Breguet is updating its perpetual calendar with the new Breguet Classique Quantième Perpétuel 7327. It’ll succeed the long-standing ref. 5327 that’s been in Breguet’s collection since 2004. The new reference simplifies Breguet’s perpetual calendar, but it still looks classically Breguet.
Like the previous 5327, the new Breguet Classique Quantième Perpétuel 7327 measures 39mm and 9mm thick, available in an 18-karat white or pink gold case. The main design update is the addition of a retrograde month display at 11 o’clock, which takes the place of a power reserve indicator in the 5327. This means the new perpetual calendar has five sub-displays, not six. The date indicator at six o’clock has also been enlarged, balancing out the retrograde and making it more readable. Another readily noticeable change is the moonphase indicator: still sitting between two and three o’clock, it does away with its classic engraved cloud motif and man-in-the-moonphase, opting instead for a simpler hand-hammered moon. Removing the smiling, whimsical moon, not to mention the extra steps required to create it, might come as a disappointment to some, though the new moon does have a charm all its own.
As is typical with Breguet, the dial is solid gold that’s been silvered and finished with guilloche using traditional rose engines. But the guilloche has been simplified: it’s now finished entirely in a single clous de Paris pattern – the previous generation used various guilloche patterns across the sub-displays, giving the dial additional texture and complexity, both in production and in aesthetic. That said, the hobnail pattern in the updated 7327 does look finer; together, the updates make for a cleaner, simpler dial that’s asymmetrical in the tradition of Breguet. The outer hour scale is brushed, and the Breguet secret signature can be seen engraved on either side of 12 o’clock.
Other elements of the 7327 are also traditionally Breguet – of course, that starts with the blued steel Breguet hands. The midcase features a coin-edge finish, and the long, thin lugs are soldered to the case.
The ref. 7327 is powered by the familiar 502.3.P, an ultra-thin perpetual automatic caliber with a perpetual calendar module. It’s the same base movement used in the previous 5327 (and older ref. 3310 for that matter), but with a modified perpetual calendar module that accommodates the updated dial design. While the previous 5327 was beautifully engraved and featured a skeletonized gold rotor, that’s also been retired for more traditional and simple finishing in the updated 7327. The updated 502.3.P does come with a few other technical upgrades, including a free-sprung balance wheel and a silicon hairspring.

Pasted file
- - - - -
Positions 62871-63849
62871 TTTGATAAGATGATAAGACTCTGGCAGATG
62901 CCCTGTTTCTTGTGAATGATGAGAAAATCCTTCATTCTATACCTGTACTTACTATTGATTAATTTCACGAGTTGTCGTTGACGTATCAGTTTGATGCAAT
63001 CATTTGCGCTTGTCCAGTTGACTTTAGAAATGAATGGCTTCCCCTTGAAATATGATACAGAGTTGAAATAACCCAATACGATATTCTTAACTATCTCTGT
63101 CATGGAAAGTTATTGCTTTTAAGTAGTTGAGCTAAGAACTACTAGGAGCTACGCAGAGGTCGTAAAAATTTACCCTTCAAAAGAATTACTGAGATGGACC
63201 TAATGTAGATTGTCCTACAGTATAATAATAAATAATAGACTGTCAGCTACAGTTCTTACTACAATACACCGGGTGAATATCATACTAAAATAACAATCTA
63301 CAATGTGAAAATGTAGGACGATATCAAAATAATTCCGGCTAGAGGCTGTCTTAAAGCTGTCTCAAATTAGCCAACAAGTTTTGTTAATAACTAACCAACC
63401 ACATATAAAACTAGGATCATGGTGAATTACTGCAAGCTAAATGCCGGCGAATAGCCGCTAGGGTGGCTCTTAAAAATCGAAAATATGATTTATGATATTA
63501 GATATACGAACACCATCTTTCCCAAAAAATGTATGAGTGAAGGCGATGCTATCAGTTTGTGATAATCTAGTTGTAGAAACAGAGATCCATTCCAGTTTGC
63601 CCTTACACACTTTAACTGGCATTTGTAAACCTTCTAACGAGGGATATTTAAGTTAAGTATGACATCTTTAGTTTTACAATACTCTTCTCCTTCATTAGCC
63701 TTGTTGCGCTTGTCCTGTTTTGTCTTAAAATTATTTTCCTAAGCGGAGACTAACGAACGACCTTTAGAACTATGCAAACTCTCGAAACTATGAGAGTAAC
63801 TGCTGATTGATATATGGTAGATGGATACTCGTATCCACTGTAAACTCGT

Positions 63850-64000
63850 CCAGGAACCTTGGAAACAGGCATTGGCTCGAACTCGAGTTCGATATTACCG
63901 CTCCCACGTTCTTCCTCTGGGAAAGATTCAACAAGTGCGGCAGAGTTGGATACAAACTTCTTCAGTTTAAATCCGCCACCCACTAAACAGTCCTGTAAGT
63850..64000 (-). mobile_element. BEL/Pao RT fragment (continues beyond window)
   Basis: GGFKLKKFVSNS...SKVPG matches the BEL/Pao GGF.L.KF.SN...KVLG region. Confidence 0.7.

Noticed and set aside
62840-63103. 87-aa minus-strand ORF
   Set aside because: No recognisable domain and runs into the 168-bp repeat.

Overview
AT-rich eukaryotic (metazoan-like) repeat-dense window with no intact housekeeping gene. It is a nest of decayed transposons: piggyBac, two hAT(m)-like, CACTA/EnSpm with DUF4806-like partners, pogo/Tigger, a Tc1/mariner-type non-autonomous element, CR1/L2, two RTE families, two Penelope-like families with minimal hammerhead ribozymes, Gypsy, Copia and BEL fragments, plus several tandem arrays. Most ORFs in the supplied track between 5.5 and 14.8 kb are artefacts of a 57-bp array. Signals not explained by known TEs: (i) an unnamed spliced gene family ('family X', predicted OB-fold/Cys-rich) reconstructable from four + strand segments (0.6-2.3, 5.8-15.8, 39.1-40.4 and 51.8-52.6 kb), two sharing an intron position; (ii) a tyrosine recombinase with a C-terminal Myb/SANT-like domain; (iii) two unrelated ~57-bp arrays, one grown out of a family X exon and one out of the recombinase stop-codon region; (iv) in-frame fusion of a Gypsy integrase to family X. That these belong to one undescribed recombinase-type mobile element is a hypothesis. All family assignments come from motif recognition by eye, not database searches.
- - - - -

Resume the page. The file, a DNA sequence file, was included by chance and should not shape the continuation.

The 7327 takes as its inspiration the previous 5327 and the original 3310, which was introduced in 1986 when watchmaker Daniel Roth was in charge of reviving the brand. Both watches had essentially the same dial design and layout, with six subdials for power reserve, day, date, month, leap year, and moonphase. The subdials on these older references even exhibit different guilloche patterns – these were ornate, complicated watches, and there’s a reason collectors have taken increased notice of the ref. 3310 in particular recently (thanks in part to its connection to Roth, no doubt).
But the 7327 is a more simple and contemporary spin on Breguet’s perpetual calendar, while still trying to execute Breguet traditional aesthetic and classical inspiration that dates to the 18th century. The two most noticeable changes are the simplified dial and movement finishing. Breguet is known as one of the largest owners of guilloche machines in Switzerland and is one of the few brands that actually puts them to use to create guilloche dials using the traditional method. That said, winnowing down the guilloche to a single clous de Paris pattern will come to the chagrin of some, removing classic details in the name of making the 7327 more contemporary.
It seems Breguet has also done away with the intricate engraving of the movement from the 5327, which was complete with an engraved and skeletonized gold rotor. This ornate finishing set Breguet’s perpetual calendar apart, but it’s been retired in favor of a movement that looks much more traditional and common. In the same way I’ll miss the multiple guilloche patterns on the dial, I’ll also miss the engraved bridges and rotor of the 5327. That said, the updated movement features Cotes de Geneve, anglage, polished screws, and other finishing you’d expect in a high-end caliber. The updated Quantième Perpétuel uses the same base caliber 502 that Breguet’s been using since the reference 3310. It has an F. Piguet caliber 71 as its foundation, a well-known ultra-thin movement that high-end brands have used since the ’70s. Perhaps the most noticeable feature of the 502.3.P is the off-center rotor, which can be seen through the sapphire caseback.
The Breguet Quantième Perpétuel 7327 has a retail price of $80,200. For now, the previous 5327 is still listed in Breguet’s catalog at a price of $73,900. If you’re a fan of those dial and movement details that set apart the 5327, it’s your chance to pick one up, and for less than the updated, simplified 7327 (better yet, the 36mm ref. 3310 can be found for a fraction of either). This represents about an 8 percent price bump, not out of line with what we’ve seen from other brands over the past few years.
Even with these updates to its Quantième Perpétuel, Breguet remains committed to its classical and traditional viewpoint on watchmaking, if a bit simplified. The 7327 seems to maintain this classical perspective while updating it for contemporary tastes.